Profile: Nabonita Hoq '17

Nabonita Hoq

Nabonita overlooks Ollantaytambo in Peru during a group excursion

Major/minor: Economics

Study Abroad Program: SIT/ Peru: Indigenous Peoples and Globalization (Spring 2016)

Reason you chose this program: I chose this program because I wanted to explore other areas and methods of studies. I was drawn to the field based approach of this program and wanted to learn more about the indigenous population of Peru while improving my Spanish since all the courses are taught in Spanish and students are required to live with host families. I love trying new food and traveling to new places and this program allowed me to do both!

Favorite classes: My favorite was Quechua! Although this class was taught for only two weeks, I was able to practice my Quechua with local Peruvians and my host family on Lake Titicaca. We also learned some funny words!

Housing situation: I lived with a host family in Cusco, Peru. I had a host mom, host dad, and a 7 year old host brother. We lived relatively close to the center of Cusco and near my other friends. I had my own room with an attached bathroom. My host mom made a lot of great food and became one of my good friends! They cared about me a lot and treated me like their one of their own.

Best memory: My program took us to visit a school in a very low income neighborhood in Cusco called Pillao Matao. We got the chance to talk and play with the students. We did a mini project presentation where we drew one another and then talked about our differences and what makes us who we are. The children didn’t want us to leave! I really had a great time there.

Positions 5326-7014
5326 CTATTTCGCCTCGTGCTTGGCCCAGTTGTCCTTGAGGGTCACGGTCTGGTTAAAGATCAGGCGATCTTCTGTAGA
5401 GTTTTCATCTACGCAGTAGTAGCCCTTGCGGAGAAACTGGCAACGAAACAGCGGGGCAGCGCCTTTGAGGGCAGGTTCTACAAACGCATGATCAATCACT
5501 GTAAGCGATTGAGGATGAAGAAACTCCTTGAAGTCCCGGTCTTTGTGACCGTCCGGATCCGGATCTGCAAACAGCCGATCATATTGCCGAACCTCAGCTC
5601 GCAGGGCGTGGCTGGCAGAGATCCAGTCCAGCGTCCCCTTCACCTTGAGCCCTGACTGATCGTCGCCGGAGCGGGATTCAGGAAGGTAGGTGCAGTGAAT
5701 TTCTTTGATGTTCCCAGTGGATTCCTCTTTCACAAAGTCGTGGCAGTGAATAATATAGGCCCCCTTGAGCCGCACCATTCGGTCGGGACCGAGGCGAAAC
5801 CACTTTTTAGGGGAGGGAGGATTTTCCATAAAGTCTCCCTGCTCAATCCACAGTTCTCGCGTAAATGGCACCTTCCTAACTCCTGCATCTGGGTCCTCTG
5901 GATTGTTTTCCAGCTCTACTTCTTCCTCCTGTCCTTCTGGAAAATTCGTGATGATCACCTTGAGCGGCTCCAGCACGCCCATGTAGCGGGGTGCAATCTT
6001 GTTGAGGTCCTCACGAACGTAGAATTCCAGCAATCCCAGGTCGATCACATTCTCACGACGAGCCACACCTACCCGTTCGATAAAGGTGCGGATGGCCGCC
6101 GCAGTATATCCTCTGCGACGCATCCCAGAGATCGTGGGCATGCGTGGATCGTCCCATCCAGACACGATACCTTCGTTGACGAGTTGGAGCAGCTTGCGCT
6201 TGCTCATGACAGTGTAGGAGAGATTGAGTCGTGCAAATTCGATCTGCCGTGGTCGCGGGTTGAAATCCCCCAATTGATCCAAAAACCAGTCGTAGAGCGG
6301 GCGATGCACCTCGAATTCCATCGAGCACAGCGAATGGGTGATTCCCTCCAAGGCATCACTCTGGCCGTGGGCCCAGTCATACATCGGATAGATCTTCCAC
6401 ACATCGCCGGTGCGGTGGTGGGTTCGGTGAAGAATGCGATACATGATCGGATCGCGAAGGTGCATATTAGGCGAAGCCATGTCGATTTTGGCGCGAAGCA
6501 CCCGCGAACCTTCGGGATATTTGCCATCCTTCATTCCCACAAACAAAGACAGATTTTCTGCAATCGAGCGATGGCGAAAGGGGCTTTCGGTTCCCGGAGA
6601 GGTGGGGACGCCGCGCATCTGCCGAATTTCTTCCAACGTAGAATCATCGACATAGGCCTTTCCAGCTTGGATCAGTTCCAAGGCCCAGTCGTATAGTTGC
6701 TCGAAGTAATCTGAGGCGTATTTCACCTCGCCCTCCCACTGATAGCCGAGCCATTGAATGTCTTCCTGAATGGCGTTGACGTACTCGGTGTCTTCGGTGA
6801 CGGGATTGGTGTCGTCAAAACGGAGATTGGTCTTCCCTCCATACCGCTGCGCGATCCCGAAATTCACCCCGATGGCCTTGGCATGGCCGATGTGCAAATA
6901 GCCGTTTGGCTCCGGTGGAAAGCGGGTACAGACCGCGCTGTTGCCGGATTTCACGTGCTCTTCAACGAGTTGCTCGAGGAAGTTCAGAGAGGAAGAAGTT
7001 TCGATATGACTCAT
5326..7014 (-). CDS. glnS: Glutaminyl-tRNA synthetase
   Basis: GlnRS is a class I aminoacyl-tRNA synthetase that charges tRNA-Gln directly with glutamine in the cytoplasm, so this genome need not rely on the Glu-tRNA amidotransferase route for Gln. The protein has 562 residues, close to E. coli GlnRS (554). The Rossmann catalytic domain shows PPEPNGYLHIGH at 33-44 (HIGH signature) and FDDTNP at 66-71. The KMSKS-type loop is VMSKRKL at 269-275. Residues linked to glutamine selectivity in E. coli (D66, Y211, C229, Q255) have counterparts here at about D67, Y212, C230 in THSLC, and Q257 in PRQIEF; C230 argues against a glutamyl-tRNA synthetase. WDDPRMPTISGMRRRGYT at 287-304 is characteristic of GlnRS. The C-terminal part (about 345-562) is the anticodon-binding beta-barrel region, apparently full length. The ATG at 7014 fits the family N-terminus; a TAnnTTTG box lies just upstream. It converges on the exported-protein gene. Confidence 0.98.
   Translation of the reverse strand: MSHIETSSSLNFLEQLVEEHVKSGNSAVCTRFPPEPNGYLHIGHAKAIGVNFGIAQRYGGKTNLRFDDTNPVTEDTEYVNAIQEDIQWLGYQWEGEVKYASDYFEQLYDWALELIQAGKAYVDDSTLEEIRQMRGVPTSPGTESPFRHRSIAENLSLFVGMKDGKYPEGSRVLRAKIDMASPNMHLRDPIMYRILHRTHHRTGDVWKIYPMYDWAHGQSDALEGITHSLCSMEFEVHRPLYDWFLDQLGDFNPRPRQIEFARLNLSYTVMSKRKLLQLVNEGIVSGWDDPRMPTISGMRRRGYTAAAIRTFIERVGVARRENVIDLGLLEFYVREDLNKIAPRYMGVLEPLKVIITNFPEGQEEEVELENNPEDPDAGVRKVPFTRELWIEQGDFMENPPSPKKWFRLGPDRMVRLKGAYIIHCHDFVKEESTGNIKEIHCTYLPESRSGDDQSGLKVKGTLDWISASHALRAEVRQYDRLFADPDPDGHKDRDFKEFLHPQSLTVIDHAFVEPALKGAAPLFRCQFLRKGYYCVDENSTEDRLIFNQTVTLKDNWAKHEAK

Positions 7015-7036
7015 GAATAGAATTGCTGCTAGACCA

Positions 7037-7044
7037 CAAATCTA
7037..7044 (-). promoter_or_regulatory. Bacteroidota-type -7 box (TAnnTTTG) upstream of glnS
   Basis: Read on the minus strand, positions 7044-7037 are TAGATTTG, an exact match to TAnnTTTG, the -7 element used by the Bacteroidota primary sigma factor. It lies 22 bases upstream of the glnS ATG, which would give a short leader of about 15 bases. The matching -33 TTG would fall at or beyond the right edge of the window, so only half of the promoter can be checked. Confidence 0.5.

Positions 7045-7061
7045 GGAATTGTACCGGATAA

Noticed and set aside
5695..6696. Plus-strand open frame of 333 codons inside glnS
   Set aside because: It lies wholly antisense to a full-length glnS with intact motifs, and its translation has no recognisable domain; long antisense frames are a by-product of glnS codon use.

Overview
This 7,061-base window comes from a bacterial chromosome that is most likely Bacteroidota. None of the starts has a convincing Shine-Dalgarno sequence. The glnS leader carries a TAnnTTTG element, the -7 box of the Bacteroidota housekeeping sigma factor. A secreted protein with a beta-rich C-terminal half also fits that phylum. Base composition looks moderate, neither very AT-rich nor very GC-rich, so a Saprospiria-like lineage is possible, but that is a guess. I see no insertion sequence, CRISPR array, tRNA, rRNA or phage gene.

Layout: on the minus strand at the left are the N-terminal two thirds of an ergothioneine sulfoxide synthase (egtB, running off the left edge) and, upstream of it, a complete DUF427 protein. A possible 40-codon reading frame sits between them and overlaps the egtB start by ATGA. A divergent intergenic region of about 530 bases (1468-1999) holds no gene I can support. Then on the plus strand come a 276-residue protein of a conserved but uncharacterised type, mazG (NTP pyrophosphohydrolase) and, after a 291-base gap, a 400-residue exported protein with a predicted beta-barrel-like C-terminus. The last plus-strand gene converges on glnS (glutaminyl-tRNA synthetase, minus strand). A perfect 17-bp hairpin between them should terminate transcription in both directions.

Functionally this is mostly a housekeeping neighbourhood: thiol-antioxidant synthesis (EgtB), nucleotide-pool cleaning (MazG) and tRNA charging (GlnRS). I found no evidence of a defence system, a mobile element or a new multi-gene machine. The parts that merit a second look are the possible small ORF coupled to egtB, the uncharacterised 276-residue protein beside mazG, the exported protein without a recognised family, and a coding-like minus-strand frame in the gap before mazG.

Greatest challenge: Halfway through my semester, I was pick pocketed on the bus and someone stole my phone. This was my greatest challenge because I had difficulties explaining the situation on the spot due to the language barrier. I felt as though I had lost all memories, since I lost all the pictures, and could not communicate with my family and friends back home. I needed time to learn from this experience and eventually move on and appreciate what was still around me.

What you know now that you didn’t know before: You can find 3 course meals in Peru for 8-15 soles which is about $2-$5. I took full advantage of that and ate a lot of steak!

Fact about Peru that you think people would be surprised to learn: There are many languages spoken in Peru. Most people think it is Spanish and Quechua, however there are many other indigenous languages and also different dialects of Quechua. My host family in Lake Titicaca spoke Quechua but had a different vocabulary from the Quechua speakers in Cusco. Peru is also a very conservative country. They are conservative in the clothes they wear and their political views. Most Peruvians are Catholic. However, throughout my stay, I have seen many rallies about more liberal topics.